Yours too, I said, though I couldn’t remember her story. My mind still a blank from reading in front of such a large audience. Her story had either been about Cinderella or Hansel and Gretel.

Each month our school held a creative writing contest. Teachers and class members always selected the best stories. At our monthly assemblies, five finalists read their stories. I think they did this to keep the students from falling asleep. I'm not sure how successful it was, because those assembly announcements were pretty boring. October was take a well-known fairy tale and make it my own contest.

A few students straggled out of the auditorium. That seemed to be our cue to leave. No one seemed ready to go to class, so we dawdled along.

Great story, Baret, one boy said, waiting outside the doors. He grinned. Although I voted for the fourth grader.

My face turned red. I was the only fourth grader to read a story this month.

Shut your trap, Baret said.

Yeah, Baret, another boy said, grabbing his arm. I guess this will be the first contest you won’t win. Both boys laughed. The second one punched Baret on the arm.

Baret shoved the first boy and yanked his arm free. Drop it.

The first boy’s laugh came out as more of a snort. Bad enough to be beaten by a girl. But a fourth grader? He rolled his shoulder into Baret’s shoulder. Catch you later, loser. The two boys strutted off to class.

Baret growled deep in his throat. He faced me. They haven’t announced the winner yet. He stomped off to class.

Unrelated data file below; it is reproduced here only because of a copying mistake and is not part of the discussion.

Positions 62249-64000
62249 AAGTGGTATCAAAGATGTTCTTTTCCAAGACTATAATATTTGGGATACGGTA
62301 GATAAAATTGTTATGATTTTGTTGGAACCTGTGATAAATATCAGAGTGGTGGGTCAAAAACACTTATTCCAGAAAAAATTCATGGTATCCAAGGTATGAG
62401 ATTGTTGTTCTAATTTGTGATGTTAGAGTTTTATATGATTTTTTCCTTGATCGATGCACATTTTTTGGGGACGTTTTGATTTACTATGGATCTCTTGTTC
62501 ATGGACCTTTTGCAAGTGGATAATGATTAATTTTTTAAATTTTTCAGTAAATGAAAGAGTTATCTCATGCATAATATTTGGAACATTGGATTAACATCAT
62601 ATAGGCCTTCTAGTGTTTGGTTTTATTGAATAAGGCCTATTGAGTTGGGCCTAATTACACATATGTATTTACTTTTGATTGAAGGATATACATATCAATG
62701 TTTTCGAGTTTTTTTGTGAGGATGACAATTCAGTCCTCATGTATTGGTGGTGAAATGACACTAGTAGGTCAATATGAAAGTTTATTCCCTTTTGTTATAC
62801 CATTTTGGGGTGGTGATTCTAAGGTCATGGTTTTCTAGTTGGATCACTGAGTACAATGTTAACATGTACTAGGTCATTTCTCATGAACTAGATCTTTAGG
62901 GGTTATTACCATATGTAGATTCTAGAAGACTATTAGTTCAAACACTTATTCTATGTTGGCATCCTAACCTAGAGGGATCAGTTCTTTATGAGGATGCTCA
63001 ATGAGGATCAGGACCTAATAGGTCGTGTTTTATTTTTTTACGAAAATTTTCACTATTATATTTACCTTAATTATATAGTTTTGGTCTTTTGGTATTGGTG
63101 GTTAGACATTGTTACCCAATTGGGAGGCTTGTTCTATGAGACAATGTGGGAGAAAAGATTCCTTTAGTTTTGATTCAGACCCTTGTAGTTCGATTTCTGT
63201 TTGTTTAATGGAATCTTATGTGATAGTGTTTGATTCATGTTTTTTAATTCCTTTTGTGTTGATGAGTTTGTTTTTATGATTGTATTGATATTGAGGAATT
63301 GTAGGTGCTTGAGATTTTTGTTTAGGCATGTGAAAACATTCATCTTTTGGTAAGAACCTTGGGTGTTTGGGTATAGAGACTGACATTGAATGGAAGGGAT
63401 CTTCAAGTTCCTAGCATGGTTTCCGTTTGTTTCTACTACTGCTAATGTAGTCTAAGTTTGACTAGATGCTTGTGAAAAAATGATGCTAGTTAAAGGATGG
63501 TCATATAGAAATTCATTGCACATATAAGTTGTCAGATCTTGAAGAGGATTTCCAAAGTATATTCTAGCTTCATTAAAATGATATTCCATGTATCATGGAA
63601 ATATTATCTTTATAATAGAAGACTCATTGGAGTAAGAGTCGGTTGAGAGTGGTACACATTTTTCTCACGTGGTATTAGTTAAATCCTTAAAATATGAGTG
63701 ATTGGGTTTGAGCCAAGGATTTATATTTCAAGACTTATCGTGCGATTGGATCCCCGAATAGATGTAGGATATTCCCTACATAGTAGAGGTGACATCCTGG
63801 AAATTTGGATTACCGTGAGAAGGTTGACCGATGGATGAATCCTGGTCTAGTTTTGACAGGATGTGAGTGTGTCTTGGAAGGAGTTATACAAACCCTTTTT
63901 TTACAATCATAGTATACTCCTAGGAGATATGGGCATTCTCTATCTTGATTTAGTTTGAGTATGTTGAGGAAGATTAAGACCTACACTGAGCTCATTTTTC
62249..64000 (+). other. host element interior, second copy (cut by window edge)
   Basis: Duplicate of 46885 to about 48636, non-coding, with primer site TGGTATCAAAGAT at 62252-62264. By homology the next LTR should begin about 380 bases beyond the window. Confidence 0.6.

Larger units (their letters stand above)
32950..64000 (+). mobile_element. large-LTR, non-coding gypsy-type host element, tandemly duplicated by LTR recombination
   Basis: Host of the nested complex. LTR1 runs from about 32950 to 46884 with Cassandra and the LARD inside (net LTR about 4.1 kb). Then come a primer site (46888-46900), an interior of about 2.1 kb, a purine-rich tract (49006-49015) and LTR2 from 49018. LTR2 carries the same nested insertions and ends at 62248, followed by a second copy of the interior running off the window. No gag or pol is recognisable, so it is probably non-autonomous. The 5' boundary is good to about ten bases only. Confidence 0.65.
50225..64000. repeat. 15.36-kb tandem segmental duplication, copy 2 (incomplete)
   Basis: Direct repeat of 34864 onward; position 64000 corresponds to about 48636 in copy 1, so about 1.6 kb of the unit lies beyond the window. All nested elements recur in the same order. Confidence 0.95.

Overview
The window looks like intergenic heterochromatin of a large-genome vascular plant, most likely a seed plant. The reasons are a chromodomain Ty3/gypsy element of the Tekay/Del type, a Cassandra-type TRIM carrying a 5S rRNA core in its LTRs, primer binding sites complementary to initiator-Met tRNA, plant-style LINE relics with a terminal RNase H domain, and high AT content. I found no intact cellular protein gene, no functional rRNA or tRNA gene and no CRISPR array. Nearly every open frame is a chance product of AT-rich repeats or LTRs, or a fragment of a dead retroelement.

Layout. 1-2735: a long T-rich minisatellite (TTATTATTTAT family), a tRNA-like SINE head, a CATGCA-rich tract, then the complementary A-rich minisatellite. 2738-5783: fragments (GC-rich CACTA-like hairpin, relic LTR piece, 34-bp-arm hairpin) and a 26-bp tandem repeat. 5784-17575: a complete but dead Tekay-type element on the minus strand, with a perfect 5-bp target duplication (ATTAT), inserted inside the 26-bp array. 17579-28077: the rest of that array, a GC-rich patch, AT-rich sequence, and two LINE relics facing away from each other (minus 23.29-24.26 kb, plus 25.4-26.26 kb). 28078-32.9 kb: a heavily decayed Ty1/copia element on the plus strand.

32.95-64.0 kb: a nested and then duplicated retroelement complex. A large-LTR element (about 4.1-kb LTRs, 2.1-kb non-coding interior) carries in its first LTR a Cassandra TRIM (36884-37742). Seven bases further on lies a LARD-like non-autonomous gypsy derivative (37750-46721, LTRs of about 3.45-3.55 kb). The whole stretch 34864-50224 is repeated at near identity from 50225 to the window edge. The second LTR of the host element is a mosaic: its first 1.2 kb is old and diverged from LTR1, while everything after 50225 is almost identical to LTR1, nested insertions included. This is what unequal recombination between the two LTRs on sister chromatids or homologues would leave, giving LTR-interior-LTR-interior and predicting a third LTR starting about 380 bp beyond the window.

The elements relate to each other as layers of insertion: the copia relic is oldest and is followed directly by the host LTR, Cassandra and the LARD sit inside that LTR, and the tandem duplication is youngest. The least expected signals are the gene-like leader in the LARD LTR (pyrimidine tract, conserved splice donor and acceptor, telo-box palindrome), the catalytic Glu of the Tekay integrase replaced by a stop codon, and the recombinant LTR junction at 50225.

Maybe you should make some Baret chili, said Jay, another boy from the finalists’ group.

The two remaining girls giggled. I smiled a little. Why was Baret so angry? He hadn’t even lost yet.

Later in the day, with Baret’s bizarre anger forgotten, I wondered if school would ever end. I love school. I’m usually disappointed when it ends. Today, though, waiting for the winner to be announced, I looked forward to it.

I stared at the clock again. Had it stopped running? No, five minutes later than when I first looked at it. Or maybe I had stared at the clock for five minutes and the big hand really did move. The movement had to be slower than Alice’s fall down the well into Wonderland.

After an eternity, Mrs. Jones told us to pull out our math workbooks. I sat up straighter. Math was the last subject before lining up for buses.

Class, Mrs. Jones said. Before I forget and we start on our math, I won’t be here tomorrow. I need a student take Harriet home today. She